It is not easy to spot them – but it is possible (Rule #2 Stay alert)
Falling for a scammer can happen to everyone. Literally everyone!
Action Fraud, the UK's national fraud reporting centre, received in excess of 20,000 reports in 2021 about Cyber-Enabled crime and the losses amounted to a staggering £57 Million in 2021 in the UK alone.
Scammers are incredibly smart and have proven psychological tactics in place that they tested with a very high number of victims before they reached out to you. There is even a word for this: Social Engineering.
So, if you fell for a scam: do not talk yourself down but use this as your opportunity to learn more about online security and social engineering to lower the impact of scammers on you, your family, and everyone else.
Identifying a scam attempt
While identifying a scam attempt can be hard, the good news is: It is possible!
One important rule is to always stay alert and keep in mind that a scammer can be anywhere. They use various methods to try to scam you, this could be inside your emails using phishing links to try to get you to part with your money, behind a popup message on your screen, and even calling you on your own phone as we saw here: The stranger calling (Rule #1 Recognise it´s real).
Our mission is to arm you and everyone else with the knowledge and awareness of online security. And do not worry - this is not about learning technical stuff. This is about learning how criminals are abusing your trust in people to rob you and how you can stay alert to protect yourself. We´ll make the Sherlock of Online Security.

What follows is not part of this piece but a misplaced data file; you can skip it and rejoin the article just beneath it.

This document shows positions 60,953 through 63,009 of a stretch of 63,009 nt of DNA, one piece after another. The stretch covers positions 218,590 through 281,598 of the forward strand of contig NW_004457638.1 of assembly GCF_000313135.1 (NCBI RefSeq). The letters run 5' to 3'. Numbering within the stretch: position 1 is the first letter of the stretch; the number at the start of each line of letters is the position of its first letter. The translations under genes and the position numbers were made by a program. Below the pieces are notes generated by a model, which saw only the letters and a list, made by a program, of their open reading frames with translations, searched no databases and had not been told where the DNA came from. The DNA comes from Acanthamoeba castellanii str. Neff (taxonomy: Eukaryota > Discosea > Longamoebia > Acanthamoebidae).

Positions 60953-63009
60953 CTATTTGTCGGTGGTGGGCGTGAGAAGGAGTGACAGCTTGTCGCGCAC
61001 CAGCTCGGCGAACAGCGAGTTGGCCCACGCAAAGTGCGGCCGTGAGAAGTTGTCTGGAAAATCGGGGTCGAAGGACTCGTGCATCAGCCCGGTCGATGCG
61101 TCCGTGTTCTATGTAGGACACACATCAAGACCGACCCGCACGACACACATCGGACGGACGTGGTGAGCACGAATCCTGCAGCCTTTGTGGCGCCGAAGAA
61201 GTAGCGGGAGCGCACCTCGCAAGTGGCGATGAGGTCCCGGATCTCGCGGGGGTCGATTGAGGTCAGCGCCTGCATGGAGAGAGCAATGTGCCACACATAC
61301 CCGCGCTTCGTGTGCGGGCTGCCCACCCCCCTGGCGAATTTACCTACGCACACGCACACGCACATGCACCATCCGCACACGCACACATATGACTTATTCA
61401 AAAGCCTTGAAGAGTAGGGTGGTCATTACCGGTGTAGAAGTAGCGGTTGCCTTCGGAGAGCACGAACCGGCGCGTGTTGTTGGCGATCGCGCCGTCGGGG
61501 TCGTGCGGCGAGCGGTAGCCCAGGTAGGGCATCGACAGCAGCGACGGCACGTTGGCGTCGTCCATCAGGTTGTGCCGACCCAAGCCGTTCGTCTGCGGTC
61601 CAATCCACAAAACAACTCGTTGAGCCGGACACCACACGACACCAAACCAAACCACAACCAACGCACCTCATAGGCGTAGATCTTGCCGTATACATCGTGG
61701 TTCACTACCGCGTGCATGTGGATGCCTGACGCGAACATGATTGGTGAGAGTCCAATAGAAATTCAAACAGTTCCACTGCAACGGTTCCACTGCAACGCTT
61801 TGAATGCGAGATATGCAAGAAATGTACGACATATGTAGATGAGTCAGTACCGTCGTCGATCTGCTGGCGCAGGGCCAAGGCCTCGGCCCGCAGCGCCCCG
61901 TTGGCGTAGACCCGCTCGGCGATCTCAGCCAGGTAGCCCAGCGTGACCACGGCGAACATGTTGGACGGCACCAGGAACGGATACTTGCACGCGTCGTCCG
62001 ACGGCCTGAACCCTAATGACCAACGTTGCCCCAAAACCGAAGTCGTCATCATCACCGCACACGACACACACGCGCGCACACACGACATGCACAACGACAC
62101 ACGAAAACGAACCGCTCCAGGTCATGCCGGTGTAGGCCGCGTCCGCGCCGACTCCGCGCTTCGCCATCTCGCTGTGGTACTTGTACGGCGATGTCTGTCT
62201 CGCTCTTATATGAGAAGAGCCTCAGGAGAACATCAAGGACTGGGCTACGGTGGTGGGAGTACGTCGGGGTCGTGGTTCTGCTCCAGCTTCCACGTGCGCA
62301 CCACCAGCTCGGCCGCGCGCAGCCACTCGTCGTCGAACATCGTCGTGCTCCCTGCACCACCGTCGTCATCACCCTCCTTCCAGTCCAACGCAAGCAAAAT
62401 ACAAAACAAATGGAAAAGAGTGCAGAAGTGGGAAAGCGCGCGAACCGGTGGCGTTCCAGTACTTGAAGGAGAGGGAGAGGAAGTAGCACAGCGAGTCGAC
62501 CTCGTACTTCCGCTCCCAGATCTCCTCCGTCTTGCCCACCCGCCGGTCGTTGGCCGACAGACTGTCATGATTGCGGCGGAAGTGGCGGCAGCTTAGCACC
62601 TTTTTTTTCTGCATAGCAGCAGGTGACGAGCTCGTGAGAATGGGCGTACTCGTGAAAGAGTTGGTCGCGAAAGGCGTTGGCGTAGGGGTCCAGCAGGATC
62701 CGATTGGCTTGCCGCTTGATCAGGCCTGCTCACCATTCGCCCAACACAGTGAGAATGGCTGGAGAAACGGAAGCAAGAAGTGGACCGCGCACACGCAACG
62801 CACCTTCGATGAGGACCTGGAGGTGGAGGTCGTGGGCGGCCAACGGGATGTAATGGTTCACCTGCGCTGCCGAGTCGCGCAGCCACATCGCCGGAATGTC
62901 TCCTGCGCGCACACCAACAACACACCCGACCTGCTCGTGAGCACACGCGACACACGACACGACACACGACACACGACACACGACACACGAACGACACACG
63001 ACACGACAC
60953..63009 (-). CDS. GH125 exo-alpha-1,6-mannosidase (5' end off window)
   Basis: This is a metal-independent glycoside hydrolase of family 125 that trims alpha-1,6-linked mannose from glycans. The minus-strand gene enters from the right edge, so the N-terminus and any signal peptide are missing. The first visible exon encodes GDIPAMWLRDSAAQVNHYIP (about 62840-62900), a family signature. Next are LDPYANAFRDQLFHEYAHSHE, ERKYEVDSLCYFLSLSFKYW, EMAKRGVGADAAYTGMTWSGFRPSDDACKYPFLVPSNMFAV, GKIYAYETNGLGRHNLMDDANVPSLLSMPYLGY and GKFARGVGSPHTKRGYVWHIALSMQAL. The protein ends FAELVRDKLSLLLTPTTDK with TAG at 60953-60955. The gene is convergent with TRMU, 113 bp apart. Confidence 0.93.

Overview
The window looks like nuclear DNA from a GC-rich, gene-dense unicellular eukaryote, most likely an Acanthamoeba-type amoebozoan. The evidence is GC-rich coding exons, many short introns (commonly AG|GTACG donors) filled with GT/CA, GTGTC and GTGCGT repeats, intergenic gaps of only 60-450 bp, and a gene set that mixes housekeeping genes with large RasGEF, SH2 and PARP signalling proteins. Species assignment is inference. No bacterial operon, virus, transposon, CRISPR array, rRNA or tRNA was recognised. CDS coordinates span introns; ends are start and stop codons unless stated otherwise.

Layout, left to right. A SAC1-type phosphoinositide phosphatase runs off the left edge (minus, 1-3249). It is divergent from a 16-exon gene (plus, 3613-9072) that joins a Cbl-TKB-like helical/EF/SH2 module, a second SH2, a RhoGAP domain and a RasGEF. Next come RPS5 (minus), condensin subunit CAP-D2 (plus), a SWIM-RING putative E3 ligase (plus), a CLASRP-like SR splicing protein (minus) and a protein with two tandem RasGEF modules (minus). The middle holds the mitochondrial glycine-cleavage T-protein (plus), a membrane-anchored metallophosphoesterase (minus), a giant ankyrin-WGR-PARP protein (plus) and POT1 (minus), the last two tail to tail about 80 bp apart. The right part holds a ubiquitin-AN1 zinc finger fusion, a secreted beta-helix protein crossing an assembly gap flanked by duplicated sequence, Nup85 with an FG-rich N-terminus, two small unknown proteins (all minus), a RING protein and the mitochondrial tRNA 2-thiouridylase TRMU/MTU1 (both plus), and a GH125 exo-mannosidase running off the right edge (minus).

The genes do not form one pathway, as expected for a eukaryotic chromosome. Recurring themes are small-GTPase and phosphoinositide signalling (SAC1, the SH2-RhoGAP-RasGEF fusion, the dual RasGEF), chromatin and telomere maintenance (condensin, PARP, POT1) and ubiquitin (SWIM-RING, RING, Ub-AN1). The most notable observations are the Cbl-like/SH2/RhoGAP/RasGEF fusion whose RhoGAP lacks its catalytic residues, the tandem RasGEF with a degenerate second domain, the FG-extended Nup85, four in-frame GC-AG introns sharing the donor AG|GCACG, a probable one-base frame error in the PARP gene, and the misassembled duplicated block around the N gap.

Together, we are stronger than the scammers and help each other to always stay a step or two ahead of them!
This article focuses on raising your awareness that people reaching out to you via an unsolicited call or text message are most likely trying to scam you. Be extra careful when someone reaches out to you like that and do not fall for their stories.
If you ever find yourself in this situation, stop for a moment before allowing anybody access to your device or personal information. Challenge, could this be fake? It’s ok to reject, refuse or ignore requests. Only criminals will try to rush or panic you. Protect your money by contacting your bank immediately on a different device that the scammer has contacted you on. If you think you have been the victim of a scam, report it to your local police force.
The best thing to do
👉 Hang up right away or delete their text message and make sure to only install software or grant remote access to your computer if you’re asked by someone you know and trust, such as a friend or family member, and never as a result of an unsolicited call, browser pop up, or text message.
Former Community Manager